"...the story can resume."

I don't know what I was expecting from this film. I guess it's in a guy like me's nature to retract against films like Pride and Prejudice. Coming from the same director this is exactly what I thought it would be. An epic story of love and woe? Come on we've seen those war torn stories time and time again.

It has taken me over a month now to muster up the energy to see Atonement and the result of my experience surprises even myself. I absolutely loved it.

Filmed and told through unconventional methods and beautiful cinematography. One scene lasts about five minutes in length without a single cut. Rivaling that of Touch of Evil and Children of Men the camera travels through a war torn beach as James McAvoy stumbles past 300,000 British troops, executed horses, bar fights, ship wrecks, band stands, up hills, over fences, and into a pub. It's definitely an amazing shot that only took 5 takes to accomplish. When you see the film you know that's a huge accomplishment for director Joe Wright.

I guess another aspect that caught me off guard was the complexity of how the story was told. I won't give anything away but there is a refreshing little twist at the end. Not a blow your face off twist but just one of those " that's deep" twists.

I enjoyed every frame that carried James McAvoy. Truly an amazing performance. You can't help but love the guy. Keira was good too but only through the shadow that is James. Her stoic beauty and quick pace does justice to the style and speed of the period film. As far as acting goes lets give a nod to all three women, young and old, who played Briony. Probably one of the better age transformations between actors I've ever really seen. I would say the youngest girl did the best job though.

Last but not least the score was brilliant. Dario Marianelli creates music within elements of the scene. For example a typewriter's pounding keys was added into the music. In one scene a women erupts from the darkness beating a car with her umbrella. The pounding on the car is in perfect sinc with the music. On the extremely long take discussed above the camera passes through a band stand and the random hymn the soldiers are singing matches perfectly with the score. Beautiful.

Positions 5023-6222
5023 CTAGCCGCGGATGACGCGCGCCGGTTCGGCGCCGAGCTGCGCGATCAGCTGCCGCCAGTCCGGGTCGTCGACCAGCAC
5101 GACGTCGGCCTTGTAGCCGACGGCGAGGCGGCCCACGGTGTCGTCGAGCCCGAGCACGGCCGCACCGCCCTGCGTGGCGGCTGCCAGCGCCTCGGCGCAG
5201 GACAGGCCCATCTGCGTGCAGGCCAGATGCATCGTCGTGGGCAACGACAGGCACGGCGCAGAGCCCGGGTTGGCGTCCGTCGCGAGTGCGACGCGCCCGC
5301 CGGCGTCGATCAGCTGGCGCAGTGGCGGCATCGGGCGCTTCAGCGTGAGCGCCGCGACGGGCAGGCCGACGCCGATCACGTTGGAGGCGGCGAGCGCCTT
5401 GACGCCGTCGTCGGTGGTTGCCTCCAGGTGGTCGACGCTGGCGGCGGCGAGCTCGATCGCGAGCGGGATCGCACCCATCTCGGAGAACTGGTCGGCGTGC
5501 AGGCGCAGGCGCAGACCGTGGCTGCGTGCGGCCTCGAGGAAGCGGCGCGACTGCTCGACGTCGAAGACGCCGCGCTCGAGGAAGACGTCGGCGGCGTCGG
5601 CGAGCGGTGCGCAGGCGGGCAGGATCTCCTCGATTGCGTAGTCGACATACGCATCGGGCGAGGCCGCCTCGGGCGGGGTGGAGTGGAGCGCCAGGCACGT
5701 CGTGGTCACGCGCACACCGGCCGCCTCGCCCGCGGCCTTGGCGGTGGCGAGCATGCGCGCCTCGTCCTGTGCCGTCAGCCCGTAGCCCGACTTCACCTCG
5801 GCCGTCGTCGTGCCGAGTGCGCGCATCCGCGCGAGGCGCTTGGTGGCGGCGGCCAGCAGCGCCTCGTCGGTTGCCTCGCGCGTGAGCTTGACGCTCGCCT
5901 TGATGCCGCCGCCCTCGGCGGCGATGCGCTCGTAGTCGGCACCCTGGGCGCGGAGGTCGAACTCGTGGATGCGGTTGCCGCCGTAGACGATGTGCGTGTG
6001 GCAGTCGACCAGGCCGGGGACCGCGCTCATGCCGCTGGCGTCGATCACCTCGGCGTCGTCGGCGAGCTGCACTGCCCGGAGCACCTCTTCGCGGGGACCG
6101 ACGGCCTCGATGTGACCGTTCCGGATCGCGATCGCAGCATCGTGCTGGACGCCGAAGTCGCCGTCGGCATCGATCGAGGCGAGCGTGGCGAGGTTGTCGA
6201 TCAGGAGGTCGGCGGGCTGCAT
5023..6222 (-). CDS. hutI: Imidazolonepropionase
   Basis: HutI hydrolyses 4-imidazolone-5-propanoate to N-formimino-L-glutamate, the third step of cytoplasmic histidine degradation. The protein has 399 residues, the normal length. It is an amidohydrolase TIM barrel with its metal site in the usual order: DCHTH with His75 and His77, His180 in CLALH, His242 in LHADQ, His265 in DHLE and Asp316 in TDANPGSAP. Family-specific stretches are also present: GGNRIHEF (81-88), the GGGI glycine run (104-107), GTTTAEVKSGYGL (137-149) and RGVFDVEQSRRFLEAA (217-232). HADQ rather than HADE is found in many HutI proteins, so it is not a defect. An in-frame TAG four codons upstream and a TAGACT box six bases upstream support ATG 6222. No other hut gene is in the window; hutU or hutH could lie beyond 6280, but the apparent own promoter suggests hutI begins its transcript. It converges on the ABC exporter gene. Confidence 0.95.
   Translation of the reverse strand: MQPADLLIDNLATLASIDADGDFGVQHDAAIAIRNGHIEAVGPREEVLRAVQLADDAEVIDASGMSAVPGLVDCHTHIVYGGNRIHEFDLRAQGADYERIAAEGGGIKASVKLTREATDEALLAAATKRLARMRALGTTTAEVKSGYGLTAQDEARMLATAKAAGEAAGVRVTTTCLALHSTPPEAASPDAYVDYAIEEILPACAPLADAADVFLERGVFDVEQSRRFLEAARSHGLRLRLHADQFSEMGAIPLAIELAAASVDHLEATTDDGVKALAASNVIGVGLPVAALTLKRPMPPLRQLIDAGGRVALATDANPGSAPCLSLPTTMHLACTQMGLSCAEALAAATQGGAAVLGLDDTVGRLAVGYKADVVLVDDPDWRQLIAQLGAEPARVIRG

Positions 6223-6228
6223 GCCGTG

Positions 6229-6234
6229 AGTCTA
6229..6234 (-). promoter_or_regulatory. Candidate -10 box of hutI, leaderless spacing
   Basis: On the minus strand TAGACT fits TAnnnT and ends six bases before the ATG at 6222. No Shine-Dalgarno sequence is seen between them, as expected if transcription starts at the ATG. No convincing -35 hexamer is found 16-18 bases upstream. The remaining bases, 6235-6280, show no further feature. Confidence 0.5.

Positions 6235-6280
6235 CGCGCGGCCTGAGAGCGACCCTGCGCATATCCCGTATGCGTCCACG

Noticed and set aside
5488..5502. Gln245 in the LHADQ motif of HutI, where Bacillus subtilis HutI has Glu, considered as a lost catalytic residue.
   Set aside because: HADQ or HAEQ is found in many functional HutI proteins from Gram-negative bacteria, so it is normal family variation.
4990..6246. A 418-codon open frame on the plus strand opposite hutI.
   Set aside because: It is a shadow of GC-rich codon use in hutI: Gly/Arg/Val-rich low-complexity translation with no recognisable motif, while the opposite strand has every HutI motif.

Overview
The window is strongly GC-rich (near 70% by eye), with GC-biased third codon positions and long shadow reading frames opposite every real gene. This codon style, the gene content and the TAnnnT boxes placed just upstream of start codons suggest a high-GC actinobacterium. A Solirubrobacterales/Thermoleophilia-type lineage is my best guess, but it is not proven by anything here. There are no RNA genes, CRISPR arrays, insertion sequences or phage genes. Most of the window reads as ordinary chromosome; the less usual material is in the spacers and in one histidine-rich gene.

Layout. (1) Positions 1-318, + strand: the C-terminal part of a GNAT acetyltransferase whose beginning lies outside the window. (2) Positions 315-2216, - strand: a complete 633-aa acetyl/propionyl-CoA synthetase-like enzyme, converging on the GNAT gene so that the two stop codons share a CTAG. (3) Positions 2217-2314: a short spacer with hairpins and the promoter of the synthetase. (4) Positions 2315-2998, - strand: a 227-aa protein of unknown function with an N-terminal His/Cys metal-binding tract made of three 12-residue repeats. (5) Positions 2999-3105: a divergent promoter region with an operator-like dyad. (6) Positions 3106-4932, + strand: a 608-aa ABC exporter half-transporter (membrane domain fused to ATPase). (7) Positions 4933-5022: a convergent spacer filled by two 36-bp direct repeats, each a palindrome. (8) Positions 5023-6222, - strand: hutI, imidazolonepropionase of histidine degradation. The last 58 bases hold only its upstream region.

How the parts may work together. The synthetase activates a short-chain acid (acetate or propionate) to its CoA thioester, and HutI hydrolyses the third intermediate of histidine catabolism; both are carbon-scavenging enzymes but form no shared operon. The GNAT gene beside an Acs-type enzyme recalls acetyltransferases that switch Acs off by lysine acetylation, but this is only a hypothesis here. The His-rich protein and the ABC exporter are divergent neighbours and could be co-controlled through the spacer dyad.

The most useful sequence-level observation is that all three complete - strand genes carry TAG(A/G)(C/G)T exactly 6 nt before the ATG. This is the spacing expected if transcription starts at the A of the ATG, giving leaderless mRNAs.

I loved Atonement. Although it would not be my preferred choice I have no beef with it getting handed a golden guy.
Reviewed by: shea
4 Comment(s)
I agree with just about everything. Saw it for the first time tonight (review up on the site)... though I didn't find the ending as deep or anything as you did.
Shea said...
cool I guess I was reading too much into the ending but it definitely struck a chord with me. Glad you liked it man.
* (asterisk) ( said...
I may not always agree with your comic-book-movie ratings, Shea (you're a fanboy for those just like I am for David Lynch!), but we are in agreement here. Very good movie. I, however, anticipated most of the supposed twists, even to a lesser extent the one I think you're referring to. But that didn't matter. Definitely way better than I had anticipated, and nice to see the late Anthony Minghella in there at the end too.
Red said...
I liked this quite a lot, surprisingly. While I have nothing against period films per se, I feared that Keira Knightley's wooden acting would ruin it, but in fact her stiffness went with the character's haughtiness, so it kinda worked.

I wanted to believe that what was happening was real, even though things didn't look too good on that beach in Normandy. But I had hope until the end because the timeline was not linear and I felt there was a small chance that there might be a happy (or at least, happier) ending.

Loved the dual perspective of events. Did you use to watch Boomtown, perchance? The first series was kinda like that, with events seen from different perspectives and characters.